The First World War witnessed an appalling number of casualties. Due partly to this fact, some historians, developed the perception that commanders on both sides dependence on only one disastrous approach to breaking the stalemate. These historians attributed the loss of life to the reliance on soldiers charging across no-man’s land only to be mowed down by enemy machineguns. The accuracy of this, however, is fallacious since a variety of tactics existed on both sides. The main reason for battlefield success and eventual victory came from the transformation of battlefield tactics; nevertheless, moral played a major role by greatly affecting the development of new tactics and the final outcome of the war.
Tactics during the early stages of the war led to the massacre of hundreds of thousands of soldiers and a huge loss in moral. Originally the Allies employed Napoleonic Era tactics that relied heavily on infantry lined up shoulder to shoulder and advances across open fields. The French further claimed that by attacking with superior moral they could overcome any foe. However, enormous casualties resulted from these tactics due to the widespread utilization of machine guns and long-range rifles. The French and British, as well, continued to funnel soldiers into failed offensives, even if the battle resulted in little or no gains, further led to a decline in moral. With thousands of soldiers’ dead, the armies could not continue to fight with these tactics or the armies would cease to exist or the refusal by soldiers to continue fighting.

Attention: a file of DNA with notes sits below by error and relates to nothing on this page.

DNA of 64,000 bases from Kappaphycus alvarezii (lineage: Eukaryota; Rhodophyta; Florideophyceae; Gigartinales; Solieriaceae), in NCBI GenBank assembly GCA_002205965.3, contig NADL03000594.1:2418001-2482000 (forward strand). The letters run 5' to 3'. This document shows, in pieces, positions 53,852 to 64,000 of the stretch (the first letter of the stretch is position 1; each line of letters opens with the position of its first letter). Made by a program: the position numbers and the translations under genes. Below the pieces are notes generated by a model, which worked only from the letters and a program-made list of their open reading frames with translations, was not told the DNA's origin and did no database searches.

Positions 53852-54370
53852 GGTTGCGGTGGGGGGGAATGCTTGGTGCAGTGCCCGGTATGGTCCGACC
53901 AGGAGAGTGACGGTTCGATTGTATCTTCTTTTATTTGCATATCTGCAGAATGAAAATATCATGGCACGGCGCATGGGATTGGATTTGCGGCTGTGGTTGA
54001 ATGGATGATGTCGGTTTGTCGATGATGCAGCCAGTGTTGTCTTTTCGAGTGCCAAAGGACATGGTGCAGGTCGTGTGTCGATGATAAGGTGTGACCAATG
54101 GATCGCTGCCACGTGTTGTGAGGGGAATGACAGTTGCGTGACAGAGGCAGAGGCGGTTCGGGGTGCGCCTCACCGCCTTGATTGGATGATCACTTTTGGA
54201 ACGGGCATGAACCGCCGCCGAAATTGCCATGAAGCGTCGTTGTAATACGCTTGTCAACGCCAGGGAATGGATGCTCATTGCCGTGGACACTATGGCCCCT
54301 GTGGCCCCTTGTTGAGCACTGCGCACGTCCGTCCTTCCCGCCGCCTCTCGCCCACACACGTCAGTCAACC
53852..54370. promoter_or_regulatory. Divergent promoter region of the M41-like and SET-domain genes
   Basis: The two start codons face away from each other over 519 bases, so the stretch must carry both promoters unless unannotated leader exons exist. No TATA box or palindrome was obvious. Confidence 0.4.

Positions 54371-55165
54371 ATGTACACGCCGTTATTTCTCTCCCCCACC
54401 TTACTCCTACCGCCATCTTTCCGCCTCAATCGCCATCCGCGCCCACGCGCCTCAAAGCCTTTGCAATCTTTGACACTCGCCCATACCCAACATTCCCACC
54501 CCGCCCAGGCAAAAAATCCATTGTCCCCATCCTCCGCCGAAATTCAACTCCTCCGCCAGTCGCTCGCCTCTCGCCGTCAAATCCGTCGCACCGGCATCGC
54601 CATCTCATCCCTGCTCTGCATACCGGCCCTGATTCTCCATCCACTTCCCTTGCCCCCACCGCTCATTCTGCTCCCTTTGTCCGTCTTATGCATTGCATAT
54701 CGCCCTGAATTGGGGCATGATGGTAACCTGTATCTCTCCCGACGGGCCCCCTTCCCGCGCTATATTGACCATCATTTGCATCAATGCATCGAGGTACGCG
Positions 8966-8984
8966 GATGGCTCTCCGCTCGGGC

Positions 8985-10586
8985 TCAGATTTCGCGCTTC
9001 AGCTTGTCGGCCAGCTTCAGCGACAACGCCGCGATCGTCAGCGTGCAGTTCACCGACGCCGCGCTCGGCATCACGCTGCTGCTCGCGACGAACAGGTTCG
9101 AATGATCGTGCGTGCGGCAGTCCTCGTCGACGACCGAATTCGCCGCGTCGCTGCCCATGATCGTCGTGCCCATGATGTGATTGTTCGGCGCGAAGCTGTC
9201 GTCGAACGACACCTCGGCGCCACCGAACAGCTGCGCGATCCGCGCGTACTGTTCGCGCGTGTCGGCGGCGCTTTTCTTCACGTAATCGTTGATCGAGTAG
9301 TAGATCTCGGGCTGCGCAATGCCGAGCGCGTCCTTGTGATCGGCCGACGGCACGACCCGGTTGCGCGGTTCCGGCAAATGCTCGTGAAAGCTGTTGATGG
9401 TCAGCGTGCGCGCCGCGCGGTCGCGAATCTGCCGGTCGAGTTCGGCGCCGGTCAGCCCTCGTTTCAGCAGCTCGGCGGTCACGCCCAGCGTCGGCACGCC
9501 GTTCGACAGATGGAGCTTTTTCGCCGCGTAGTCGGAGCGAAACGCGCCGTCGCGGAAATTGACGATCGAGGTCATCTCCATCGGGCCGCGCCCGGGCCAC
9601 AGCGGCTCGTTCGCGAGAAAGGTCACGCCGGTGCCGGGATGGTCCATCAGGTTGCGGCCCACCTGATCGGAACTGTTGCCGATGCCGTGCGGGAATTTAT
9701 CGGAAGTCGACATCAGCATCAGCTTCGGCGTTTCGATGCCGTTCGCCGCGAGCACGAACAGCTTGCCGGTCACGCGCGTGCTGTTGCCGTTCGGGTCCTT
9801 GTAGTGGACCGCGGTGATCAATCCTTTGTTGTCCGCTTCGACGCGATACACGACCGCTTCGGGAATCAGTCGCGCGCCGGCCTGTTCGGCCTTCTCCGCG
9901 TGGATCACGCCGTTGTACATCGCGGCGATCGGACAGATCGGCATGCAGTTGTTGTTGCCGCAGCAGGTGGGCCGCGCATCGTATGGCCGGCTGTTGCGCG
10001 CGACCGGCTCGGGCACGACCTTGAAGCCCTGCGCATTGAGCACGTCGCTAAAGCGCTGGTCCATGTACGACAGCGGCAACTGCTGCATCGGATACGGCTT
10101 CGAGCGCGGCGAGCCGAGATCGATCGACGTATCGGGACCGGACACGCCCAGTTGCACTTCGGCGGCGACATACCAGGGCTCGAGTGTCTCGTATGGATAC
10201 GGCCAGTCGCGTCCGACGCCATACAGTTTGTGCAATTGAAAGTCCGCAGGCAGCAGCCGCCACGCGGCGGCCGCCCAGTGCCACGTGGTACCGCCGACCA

When Allied soldiers began to refuse to return to the front lines their officers in response made compromises to retain what little moral still lingered, because if they failed the Germans’ could possibly overrun allied positions. Initially, officers attempted to reason with the soldiers to keep them on the front lines. These officers claimed that the German’s would subjugate France to a similar punishment that Russia received in the Treaty of Brest-Litovsk. The soldiers concurred with their officers and agreed to return to the front lines (Smith 190). The French High Command, however, did not value the treatment of enlisted men as equals and order the executions of a number of the mutineers. The French Command, also, decided that the prudent decision to stop impending mutinies would be the ending of “on any new large-scale offensive” (Smith 195). With the comprehension that moral could collapse further the Allies turned to a handful of new tactics to minimize the number of deaths that occurred.
From observations from the battlefield and experimentation the Allies developed a number of tactics that allowed them to gain substantially more ground than in the past while reducing the number of casualties. To reduce wastage, the number of soldiers killed during a normal day, the French adopted the use of “difeme en profondeur...